A Smart Way to Save : Newborn Naming Rights

by Corras-Martin Blair

Social Critic staff writer


Verizon Glazier wore bright red pants and a green cable knit sweater on the first day of kindergarten.
It was important for the little girl to stand out.
In a class of 20 students, there are six other girls and four boys also named Verizon.
In fact by 2005, Verizon is expected to bump Taylor and Ethan off the top ten names lists for babies.
Verizon officials say their business plan never even contemplated making the top ten list in this decade. But the company's ``birth right'' naming program has proved wildly successful with young parents.
``We never dreamed this many people would sell out,'' said Beatrice Hsu, mastermind of the program.
Little Nextel Nishbaum is more interested in dinosaurs and small rocks that wireless phones. But his parents say it was worth the two free years of unlimited air time they received to name their child after a corporation.
``Listen I was named after some dead Jew in the bible who didn't really do anything,'' said Nextel's father, Isaac. ``Nextel is an extraordinarily successful company. They provide quality cell phones to millions of people. They employ thousands of people. They have an aggressive internal recycling program. Nextel will understand when he grows up that it wasn't just about getting free nights and weekends for the rest of our lives - it was about honoring a truly great corporation.''
But there are downsides.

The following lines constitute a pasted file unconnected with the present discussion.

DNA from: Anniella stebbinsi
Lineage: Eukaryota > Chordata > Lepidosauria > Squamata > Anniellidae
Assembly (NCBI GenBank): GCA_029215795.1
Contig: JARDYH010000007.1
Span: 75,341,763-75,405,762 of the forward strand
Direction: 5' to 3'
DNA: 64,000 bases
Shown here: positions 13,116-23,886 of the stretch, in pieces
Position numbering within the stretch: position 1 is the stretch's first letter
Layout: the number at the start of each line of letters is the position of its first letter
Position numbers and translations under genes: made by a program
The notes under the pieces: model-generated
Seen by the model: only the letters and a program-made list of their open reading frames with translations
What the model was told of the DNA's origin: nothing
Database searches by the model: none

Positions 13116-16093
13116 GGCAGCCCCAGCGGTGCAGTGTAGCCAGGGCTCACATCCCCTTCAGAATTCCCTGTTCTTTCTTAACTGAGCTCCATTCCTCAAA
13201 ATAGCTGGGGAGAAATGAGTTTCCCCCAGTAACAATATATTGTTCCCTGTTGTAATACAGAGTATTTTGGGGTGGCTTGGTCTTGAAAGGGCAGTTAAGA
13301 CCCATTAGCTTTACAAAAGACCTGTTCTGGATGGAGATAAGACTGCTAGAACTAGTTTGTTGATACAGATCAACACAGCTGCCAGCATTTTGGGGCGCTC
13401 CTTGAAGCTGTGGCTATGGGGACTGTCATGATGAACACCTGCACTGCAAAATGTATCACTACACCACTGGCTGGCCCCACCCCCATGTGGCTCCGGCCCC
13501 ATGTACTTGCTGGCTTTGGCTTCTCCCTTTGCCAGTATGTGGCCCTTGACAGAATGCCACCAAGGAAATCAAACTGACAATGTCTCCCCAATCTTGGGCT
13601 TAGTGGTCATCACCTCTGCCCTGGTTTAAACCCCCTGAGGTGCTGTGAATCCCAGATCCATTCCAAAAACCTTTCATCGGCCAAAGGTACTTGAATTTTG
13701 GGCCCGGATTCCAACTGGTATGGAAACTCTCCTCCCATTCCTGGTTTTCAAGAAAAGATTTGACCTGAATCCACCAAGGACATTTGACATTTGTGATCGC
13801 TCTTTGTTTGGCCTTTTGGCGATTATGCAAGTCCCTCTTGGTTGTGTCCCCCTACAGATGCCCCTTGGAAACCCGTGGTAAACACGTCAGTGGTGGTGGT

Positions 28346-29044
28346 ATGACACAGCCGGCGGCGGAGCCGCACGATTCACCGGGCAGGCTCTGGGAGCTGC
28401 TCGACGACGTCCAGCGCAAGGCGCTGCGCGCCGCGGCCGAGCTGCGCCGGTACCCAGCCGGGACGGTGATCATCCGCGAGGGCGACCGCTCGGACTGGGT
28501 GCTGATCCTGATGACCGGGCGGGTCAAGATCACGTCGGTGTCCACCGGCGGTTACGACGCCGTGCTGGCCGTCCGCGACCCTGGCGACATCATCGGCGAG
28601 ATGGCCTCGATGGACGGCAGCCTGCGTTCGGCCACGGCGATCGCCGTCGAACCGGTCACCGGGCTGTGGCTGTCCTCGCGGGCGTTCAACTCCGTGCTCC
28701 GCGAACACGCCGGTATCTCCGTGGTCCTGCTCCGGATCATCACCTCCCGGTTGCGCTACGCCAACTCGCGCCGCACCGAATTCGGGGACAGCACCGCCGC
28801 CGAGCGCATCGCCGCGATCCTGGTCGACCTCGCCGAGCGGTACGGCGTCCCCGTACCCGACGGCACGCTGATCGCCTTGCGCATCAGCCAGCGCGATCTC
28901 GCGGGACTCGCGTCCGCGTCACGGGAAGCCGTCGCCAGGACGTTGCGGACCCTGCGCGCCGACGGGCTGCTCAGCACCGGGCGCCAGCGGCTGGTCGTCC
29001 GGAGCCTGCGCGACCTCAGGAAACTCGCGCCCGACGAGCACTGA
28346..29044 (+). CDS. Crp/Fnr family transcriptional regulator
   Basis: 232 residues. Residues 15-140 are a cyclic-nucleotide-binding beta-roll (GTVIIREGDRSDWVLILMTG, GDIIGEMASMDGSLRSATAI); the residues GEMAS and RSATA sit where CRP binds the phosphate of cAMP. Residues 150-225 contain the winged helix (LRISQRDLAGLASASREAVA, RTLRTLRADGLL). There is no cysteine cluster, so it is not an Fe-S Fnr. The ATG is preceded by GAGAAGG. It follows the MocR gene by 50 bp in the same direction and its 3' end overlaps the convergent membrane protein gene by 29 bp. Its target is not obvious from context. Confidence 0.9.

One of the first children to be named in a corporate birth right program was Kodak Keller. He was one of many adorable young children featured in a series of ads that ran in 2000 and 2001. But in early 2003, little Kodak managed to get behind the wheel of his family's minivan and viciously ran over 14 neighbors. The whole episode was captured on videotape by a camera installed inside the minivan - ironically by Kodak (the massive corporation, not the child).
When asked why he did it, Kodak, as if on cue, told a swarm of television cameras he perpetrated the worst mass murder in Maryland history because ``mama took my Kodachrome away.''
The local media re-dubbed the boy ``Kodak Killer'' creating a public relations nightmare for the company. 
While the whole episode was clearly the mother's fault, the company ended up taking the brunt of the blame. Fourteen company executive have been charged with involuntary manslaughter in connection with the Kodak Killer case.
``Suddenly everyone was associating Kodak with getting run over by a minivan on a cul de sac. Did you know that more than 85 percent of Americans now live on a cul de sac? It doesn't get any more `it could have been me' than the Kodak Killer case,'' said Kim Smith-Boxwood, a media analyst who has followed the naming rights trend and even named her own child Botox Boxwood. ``Even though we've all enjoyed the magic of Kodak for decades, suddenly when someone said Kodak, we don't think about treasured pictures of loved ones - we think of our loved ones wrapped around the tailpipe of a Dodge Caravan on our front lawn.''